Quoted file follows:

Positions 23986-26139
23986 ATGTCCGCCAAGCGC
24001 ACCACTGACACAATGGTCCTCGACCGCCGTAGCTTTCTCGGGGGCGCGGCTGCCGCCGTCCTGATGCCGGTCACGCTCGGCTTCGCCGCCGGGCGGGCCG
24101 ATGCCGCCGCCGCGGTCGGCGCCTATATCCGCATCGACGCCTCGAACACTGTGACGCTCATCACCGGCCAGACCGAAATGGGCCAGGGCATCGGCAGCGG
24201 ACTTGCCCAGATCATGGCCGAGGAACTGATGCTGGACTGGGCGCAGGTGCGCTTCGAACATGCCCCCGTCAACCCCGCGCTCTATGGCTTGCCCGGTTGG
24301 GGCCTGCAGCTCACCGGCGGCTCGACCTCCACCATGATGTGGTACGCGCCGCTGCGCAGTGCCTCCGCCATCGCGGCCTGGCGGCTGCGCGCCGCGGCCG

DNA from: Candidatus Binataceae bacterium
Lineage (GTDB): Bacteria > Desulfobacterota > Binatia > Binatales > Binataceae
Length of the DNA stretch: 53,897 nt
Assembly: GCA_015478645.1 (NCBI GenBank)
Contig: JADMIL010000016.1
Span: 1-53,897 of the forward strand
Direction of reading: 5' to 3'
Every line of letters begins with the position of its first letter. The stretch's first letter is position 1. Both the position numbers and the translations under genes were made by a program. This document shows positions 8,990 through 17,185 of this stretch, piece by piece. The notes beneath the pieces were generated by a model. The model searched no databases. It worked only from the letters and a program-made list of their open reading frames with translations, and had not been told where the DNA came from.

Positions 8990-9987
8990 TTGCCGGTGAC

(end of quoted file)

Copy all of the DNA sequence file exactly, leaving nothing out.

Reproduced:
Positions 23986-26139
23986 ATGTCCGCCAAGCGC
24001 ACCACTGACACAATGGTCCTCGACCGCCGTAGCTTTCTCGGGGGCGCGGCTGCCGCCGTCCTGATGCCGGTCACGCTCGGCTTCGCCGCCGGGCGGGCCG
24101 ATGCCGCCGCCGCGGTCGGCGCCTATATCCGCATCGACGCCTCGAACACTGTGACGCTCATCACCGGCCAGACCGAAATGGGCCAGGGCATCGGCAGCGG
24201 ACTTGCCCAGATCATGGCCGAGGAACTGATGCTGGACTGGGCGCAGGTGCGCTTCGAACATGCCCCCGTCAACCCCGCGCTCTATGGCTTGCCCGGTTGG
24301 GGCCTGCAGCTCACCGGCGGCTCGACCTCCACCATGATGTGGTACGCGCCGCTGCGCAGTGCCTCCGCCATCGCGGCCTGGCGGCTGCGCGCCGCGGCCG

DNA from: Candidatus Binataceae bacterium
Lineage (GTDB): Bacteria > Desulfobacterota > Binatia > Binatales > Binataceae
Length of the DNA stretch: 53,897 nt
Assembly: GCA_015478645.1 (NCBI GenBank)
Contig: JADMIL010000016.1
Span: 1-53,897 of the forward strand
Direction of reading: 5' to 3'
Every line of letters begins with the position of its first letter. The stretch's first letter is position 1. Both the position numbers and the translations under genes were made by a program. This document shows positions 8,990 through 17,185 of this stretch, piece by piece. The notes beneath the pieces were generated by a model. The model searched no databases. It worked only from the letters and a program-made list of their open reading frames with translations, and had not been told where the DNA came from.

Positions 8990-9987
8990 TTGCCGGTGAC